The electrodes may be addressed independently to create an electric field at selected pixels. In some addressing schemes, the electrodes are sequentially and repeatedly scanned at a rapid rate to provide moving images similar to television images. This requires "refreshing" the display at short time intervals to rapidly turn pixels on and off. In order to switch the pixels on and off rapidly with reasonable voltage levels, the layer of liquid crystal material should be uniformly thin and, thus, the spacing between the substrates becomes critical if a uniform appearance is to be achieved.
In order to allow the preparation of large area displays with uniform spacing and resulting appearance the present invention employs one or more substrates with integral spacers provided as microstructure elements integral with the substrates.
Referring to FIG. 2, a portion of a liquid crystal display device according to the present invention is shown wherein the device shown generally at 50 comprises transparent bottom substrate 52 and transparent top substrate 54. Microstructure spacing ribs 56 are integral with substrate 52 and rise up to a common level to support top substrate 54. Transparent conductive electrodes 58 and 60 are located on the interior of the bottom and top substrates, respectively, and are connected to a voltage source (not shown) for creating an electric field between opposed electrodes. Optional alignment material 62, 64 and 66 are shown in various locations. Alignment material 64 results from the application of alignment layer 62 on bottom substrate 52 and is covered by adhesive/sealant 68. Thus, alignment material 64 performs no alignment function and can be eliminated if desired. The top substrate 54 is bonded to the tops of spacing ribs 56 by adhesive/sealant 68 which also seals the periphery of the cell. The spacing ribs 56 together with substrates 52 and 54 form a cavity in which liquid crystal material (not shown) is disposed before the cell is sealed at its periphery with adhesive/sealant 68 to form a complete display device.
While this embodiment and others herein illustrates a series of parallel ribs as spacing elements, it will be understood that other types of protrusions can perform the function. Thus, separate posts of different geometric cross section or other forms of protrusions can serve as spacers and can be provided by the molding method described hereinafter.
The lateral distance between the protrusions or spacing elements can vary considerably depending on the particular application for the display device. The width of the spacing elements (protrusions) can range from about 1 or 2 μm up to several micrometers, e.g., 25 μm or more. The upper limit is governed by the inactive area that can be tolerated in a given display. Typically, it is desired to have at least 50% active area in a display. That is, the projected surface area of the spacing elements should occupy no more than about 1/2 of the total substrate surface in the display area. For a substrate where the spacing elements are of substantially equal surface dimensions, the lateral spacing between spacing elements would be at least about 1 times the width of the spacing element in the direction being measured and could be 10 times the width or more. In addition, it is generally desired to have at least about 10 pixels per cm (25 lines per inch) in a horizontal or vertical direction, up to about 120 or 240 pixels per cm (300 to 600 lines per inch) for high resolution displays and up to about 400 pixels per cm (1000 lines per inch) for very high resolution displays. With a 2 μm width spacing rib and with a 50% active area, a density of about 2,500 pixels per cm (about 6000 lines per inch) can be achieved.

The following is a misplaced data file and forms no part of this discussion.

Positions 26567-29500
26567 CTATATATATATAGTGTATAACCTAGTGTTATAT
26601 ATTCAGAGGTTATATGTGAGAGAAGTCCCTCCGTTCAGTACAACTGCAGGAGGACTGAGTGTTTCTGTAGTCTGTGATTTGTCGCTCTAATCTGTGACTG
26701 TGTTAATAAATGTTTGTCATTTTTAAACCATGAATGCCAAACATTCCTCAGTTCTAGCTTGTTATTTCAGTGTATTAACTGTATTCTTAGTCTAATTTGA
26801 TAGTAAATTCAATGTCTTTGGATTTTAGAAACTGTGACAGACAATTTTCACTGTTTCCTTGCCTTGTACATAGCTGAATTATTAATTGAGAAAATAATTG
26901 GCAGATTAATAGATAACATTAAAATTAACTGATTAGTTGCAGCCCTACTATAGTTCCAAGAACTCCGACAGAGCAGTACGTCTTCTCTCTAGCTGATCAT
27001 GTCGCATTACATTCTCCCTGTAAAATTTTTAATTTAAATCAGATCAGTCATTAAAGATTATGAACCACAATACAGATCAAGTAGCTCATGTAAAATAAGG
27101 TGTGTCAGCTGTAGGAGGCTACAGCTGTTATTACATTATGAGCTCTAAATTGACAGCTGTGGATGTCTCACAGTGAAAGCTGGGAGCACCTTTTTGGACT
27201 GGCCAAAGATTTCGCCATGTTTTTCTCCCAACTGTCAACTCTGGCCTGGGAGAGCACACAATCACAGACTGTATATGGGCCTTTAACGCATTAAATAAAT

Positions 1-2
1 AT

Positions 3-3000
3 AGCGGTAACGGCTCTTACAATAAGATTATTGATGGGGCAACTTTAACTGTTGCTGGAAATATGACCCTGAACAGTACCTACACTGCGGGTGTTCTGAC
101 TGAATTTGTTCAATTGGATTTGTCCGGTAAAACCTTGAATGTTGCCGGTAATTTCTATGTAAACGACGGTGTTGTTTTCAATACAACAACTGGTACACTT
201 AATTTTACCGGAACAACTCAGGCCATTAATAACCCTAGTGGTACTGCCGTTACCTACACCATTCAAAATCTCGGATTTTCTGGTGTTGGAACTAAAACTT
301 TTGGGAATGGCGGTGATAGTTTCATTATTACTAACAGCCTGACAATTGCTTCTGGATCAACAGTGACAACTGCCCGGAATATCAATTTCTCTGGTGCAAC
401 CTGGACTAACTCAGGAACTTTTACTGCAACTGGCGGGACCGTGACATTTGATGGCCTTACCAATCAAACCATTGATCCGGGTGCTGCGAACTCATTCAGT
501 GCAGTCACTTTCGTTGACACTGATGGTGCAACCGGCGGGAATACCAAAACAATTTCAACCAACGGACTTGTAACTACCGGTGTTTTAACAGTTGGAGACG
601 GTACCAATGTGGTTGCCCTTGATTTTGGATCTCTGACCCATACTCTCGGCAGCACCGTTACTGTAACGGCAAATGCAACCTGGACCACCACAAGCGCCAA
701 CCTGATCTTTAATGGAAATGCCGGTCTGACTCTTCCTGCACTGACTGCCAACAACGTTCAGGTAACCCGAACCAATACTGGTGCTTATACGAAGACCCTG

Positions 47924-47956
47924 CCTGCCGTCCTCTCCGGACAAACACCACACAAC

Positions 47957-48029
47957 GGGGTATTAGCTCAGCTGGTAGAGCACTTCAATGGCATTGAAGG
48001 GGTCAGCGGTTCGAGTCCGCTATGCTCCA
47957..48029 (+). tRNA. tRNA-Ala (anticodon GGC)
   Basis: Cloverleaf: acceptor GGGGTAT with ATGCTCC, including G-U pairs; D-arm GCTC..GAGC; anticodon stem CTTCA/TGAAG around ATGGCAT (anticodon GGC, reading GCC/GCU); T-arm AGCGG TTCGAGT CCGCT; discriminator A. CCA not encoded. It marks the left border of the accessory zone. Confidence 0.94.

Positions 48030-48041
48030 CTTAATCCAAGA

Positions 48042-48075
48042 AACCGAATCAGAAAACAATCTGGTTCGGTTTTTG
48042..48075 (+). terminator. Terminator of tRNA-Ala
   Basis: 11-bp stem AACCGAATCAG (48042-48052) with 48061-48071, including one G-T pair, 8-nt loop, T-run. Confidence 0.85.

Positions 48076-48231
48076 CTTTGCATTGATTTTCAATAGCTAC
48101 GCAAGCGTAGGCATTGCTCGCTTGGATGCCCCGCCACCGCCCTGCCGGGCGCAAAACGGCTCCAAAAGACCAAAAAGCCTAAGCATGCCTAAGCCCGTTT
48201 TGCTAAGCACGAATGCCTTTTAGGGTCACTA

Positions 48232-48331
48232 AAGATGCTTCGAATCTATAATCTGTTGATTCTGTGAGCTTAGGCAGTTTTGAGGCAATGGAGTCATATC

Substrate 52 is preferably thermoplastic, polymeric material which can be molded as described hereinafter, is optically transparent and has reasonable dimensional stability under the conditions encountered during the manufacture and use of the display device. Thermoplastic materials which are useful in the present invention include polycarbonate, polyvinyl chloride, polystyrene, polymethyl methacrylate, polyurethane polyimide and polysulfuric polymers as well as other transparent thermoplastic polymers. Top substrate 54 which does not have the microstructure features of the bottom substrate as illustrated, is also preferably an organic polymeric material, as described above, or glass as is conventional in the art. If the top substrate also has the microstructure features described in this invention, then the substrate is preferably polymeric. Although not specifically shown, it is contemplated that top substrate 54 could be a microstructured substrate similar to that of bottom substrate 52 and would be applied with the spacing ribs contacting spacing ribs 56 and crossing at right angles to spacing ribs 56.